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Acceleration, gyro, GPS (

Started by graemel December 4, 2009
Hi,
Im a fourth year student and am currently working on a project where I am
attempting to track the position of a racecar in the form of a strapdown
INS. I am trying to use a 2-axis accelerometer(x,y), z-axis gyroscope and
also have GPS coordinates available. I have been directed to look into
Kalman filtering however after much reading I am still unsure about how to
actually apply this to the data in order to improve things.

I would very much appreciate if someone could 'hold my hand' through my
particular application.

Thanks,
Graeme


On Fri, 04 Dec 2009 16:13:48 -0600, graemel wrote:

> Hi, > Im a fourth year student and am currently working on a project where I > am attempting to track the position of a racecar in the form of a > strapdown INS. I am trying to use a 2-axis accelerometer(x,y), z-axis > gyroscope and also have GPS coordinates available. I have been directed > to look into Kalman filtering however after much reading I am still > unsure about how to actually apply this to the data in order to improve > things. > > I would very much appreciate if someone could 'hold my hand' through my > particular application. > > Thanks, > Graeme
I very much doubt that you have enough information available to you. See if you can get your hands on another channel of acceleration and two of gyro. As for the filter itself -- do the Kalman filter thing: make a model of the vehicle motion, linearize it, and turn it into a Kalman filter. You'll need an extended Kalman filter, and the angular representation of the vehicle state will give you fits -- if you find yourself howling to yourself and mumbling at the moon that's normal for this sort of thing. Girls will flock after you -- at least all the ones that are attracted to guys who walk around campus waving their arms in the air and muttering gibberish to themselves. -- www.wescottdesign.com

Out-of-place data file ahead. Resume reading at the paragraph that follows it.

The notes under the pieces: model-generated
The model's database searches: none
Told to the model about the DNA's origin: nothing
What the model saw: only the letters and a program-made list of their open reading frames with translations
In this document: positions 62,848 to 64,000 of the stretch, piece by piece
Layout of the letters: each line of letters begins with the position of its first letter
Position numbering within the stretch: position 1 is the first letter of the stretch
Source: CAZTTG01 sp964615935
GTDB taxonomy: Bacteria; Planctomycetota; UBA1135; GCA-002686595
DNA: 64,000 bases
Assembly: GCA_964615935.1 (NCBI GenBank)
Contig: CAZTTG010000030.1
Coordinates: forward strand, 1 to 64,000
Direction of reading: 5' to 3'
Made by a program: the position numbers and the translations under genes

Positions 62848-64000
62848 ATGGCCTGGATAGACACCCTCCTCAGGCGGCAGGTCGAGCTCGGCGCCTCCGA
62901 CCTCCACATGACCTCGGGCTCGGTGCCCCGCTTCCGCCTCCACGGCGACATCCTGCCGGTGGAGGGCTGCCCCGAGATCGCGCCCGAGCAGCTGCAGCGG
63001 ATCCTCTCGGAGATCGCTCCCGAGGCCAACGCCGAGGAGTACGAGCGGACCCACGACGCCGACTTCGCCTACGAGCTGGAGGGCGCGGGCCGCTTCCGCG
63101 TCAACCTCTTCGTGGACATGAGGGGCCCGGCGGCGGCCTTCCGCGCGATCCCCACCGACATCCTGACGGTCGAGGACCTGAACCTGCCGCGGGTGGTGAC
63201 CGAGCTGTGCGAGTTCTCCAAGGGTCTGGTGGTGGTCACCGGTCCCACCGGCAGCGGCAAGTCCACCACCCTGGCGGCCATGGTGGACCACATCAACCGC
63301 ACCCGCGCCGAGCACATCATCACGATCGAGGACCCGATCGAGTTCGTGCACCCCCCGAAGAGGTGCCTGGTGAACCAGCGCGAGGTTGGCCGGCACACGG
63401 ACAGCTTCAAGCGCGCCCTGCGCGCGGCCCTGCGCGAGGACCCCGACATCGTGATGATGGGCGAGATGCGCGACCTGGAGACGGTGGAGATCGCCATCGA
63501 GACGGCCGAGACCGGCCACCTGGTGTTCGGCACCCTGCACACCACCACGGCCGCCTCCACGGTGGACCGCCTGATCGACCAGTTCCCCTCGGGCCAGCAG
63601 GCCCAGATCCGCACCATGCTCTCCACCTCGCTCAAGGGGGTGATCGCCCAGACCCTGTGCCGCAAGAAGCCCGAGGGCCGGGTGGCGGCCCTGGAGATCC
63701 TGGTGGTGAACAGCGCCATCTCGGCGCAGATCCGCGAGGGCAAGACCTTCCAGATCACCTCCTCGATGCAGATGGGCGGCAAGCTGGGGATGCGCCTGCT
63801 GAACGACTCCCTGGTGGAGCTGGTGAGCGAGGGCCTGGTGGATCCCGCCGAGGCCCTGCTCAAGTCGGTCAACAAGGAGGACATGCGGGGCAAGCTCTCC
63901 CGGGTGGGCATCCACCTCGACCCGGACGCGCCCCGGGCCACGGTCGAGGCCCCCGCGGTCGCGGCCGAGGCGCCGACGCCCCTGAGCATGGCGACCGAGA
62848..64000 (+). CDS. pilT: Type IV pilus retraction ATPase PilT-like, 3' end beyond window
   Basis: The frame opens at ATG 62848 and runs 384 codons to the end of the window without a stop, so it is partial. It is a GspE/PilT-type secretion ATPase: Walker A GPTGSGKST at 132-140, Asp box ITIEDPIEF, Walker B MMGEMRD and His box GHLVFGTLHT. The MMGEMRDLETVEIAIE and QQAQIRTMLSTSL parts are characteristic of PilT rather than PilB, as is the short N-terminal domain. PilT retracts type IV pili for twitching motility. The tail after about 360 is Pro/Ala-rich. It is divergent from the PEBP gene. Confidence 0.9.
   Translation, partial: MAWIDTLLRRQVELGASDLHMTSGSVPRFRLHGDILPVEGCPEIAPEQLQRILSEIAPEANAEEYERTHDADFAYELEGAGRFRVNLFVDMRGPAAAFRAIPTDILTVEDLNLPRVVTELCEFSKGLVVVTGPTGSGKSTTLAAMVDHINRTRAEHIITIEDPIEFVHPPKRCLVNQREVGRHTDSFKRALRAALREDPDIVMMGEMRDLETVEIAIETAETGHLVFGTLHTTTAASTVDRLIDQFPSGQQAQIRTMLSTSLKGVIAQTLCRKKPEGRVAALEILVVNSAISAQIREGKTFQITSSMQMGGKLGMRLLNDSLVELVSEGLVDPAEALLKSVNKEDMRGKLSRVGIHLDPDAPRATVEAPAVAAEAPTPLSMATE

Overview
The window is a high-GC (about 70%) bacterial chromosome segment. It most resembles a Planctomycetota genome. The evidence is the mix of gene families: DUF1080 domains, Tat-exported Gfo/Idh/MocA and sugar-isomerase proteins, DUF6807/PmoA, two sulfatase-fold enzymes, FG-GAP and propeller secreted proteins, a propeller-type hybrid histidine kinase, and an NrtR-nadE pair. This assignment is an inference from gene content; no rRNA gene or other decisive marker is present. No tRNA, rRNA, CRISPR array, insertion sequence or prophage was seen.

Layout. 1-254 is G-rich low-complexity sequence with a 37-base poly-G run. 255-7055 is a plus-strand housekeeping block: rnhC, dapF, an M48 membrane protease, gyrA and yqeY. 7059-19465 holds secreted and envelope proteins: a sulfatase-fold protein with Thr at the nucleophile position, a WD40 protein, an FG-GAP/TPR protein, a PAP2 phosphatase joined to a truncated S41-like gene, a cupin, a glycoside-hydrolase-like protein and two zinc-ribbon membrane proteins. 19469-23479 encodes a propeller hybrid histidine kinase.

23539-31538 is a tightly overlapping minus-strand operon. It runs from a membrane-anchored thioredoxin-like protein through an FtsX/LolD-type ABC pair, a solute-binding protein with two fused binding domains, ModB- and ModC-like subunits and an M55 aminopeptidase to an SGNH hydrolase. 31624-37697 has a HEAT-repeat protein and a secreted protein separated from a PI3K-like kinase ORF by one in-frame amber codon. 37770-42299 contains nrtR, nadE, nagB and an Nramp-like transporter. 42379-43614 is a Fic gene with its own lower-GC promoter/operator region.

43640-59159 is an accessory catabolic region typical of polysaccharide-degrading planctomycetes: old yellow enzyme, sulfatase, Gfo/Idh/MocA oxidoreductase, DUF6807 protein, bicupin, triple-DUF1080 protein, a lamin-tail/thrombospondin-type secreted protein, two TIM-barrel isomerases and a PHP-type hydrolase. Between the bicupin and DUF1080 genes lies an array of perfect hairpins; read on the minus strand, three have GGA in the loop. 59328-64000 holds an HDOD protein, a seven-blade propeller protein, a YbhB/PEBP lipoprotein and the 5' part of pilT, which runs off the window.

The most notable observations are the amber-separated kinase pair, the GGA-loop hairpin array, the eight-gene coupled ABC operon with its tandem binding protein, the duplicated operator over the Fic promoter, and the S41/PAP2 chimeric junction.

graemel wrote:

> Hi, > Im a fourth year student and am currently working on a project where I am > attempting to track the position of a racecar in the form of a strapdown > INS. I am trying to use a 2-axis accelerometer(x,y), z-axis gyroscope and > also have GPS coordinates available.
My $.02 to the kindest comments from Tim: if you are planning on using MEMS sensors, this won't work. For INS, you need the accuracy better by several orders. Consider dead reconing by the steering wheel, compass and odometer instead of INS. Vladimir Vassilevsky DSP and Mixed Signal Design Consultant http://www.abvolt.com
On Fri, 04 Dec 2009 17:57:48 -0600, Vladimir Vassilevsky wrote:

> graemel wrote: > >> Hi, >> Im a fourth year student and am currently working on a project where I >> am attempting to track the position of a racecar in the form of a >> strapdown INS. I am trying to use a 2-axis accelerometer(x,y), z-axis >> gyroscope and also have GPS coordinates available. > > My $.02 to the kindest comments from Tim: if you are planning on using > MEMS sensors, this won't work. For INS, you need the accuracy better by > several orders. Consider dead reconing by the steering wheel, compass > and odometer instead of INS.
I disagree. Certainly for a gyrocompass-like application where you're trying to deduce orientation by comparing the rotation axis of the earth with the gravity vector then even the best MEMS devices don't hack it. And _most_ certainly the sleazy parts that they put in cars to actuate airbags won't do for anything reasonable. But I've got mileage with Kalman filters using GPS input and some of the better MEMS IMUs; as long as the vehicle is undergoing accelerations distinct enough to overwhelm the combined GPS and accelerometer errors then there's sufficient excitation for the Kalman filter to orient itself. -- www.wescottdesign.com
On 5 Des, 06:59, Tim Wescott <t...@seemywebsite.com> wrote:

> as long as the vehicle is undergoing accelerations > distinct enough to overwhelm the combined GPS and accelerometer errors > then there's sufficient excitation for the Kalman filter to orient itself.
...so this stuff only works if the platform is a panicking spastic rabbit on speed...? Rune

Rune Allnor wrote:
> On 5 Des, 06:59, Tim Wescott <t...@seemywebsite.com> wrote: > > >> as long as the vehicle is undergoing accelerations >>distinct enough to overwhelm the combined GPS and accelerometer errors >>then there's sufficient excitation for the Kalman filter to orient itself. > > > ...so this stuff only works if the platform is a panicking > spastic rabbit on speed...?
From MEMS accelerometers that you can buy, with proper compensation, you can expect error at the order of ~1 cm/s^2. VLV
Vladimir Vassilevsky <nospam@nowhere.com> writes:

> Rune Allnor wrote: >> On 5 Des, 06:59, Tim Wescott <t...@seemywebsite.com> wrote: >> >> >>> as long as the vehicle is undergoing accelerations >>>distinct enough to overwhelm the combined GPS and accelerometer errors >>>then there's sufficient excitation for the Kalman filter to orient itself. >> >> >> ...so this stuff only works if the platform is a panicking >> spastic rabbit on speed...? > > From MEMS accelerometers that you can buy, with proper compensation, > you can expect error at the order of ~1 cm/s^2.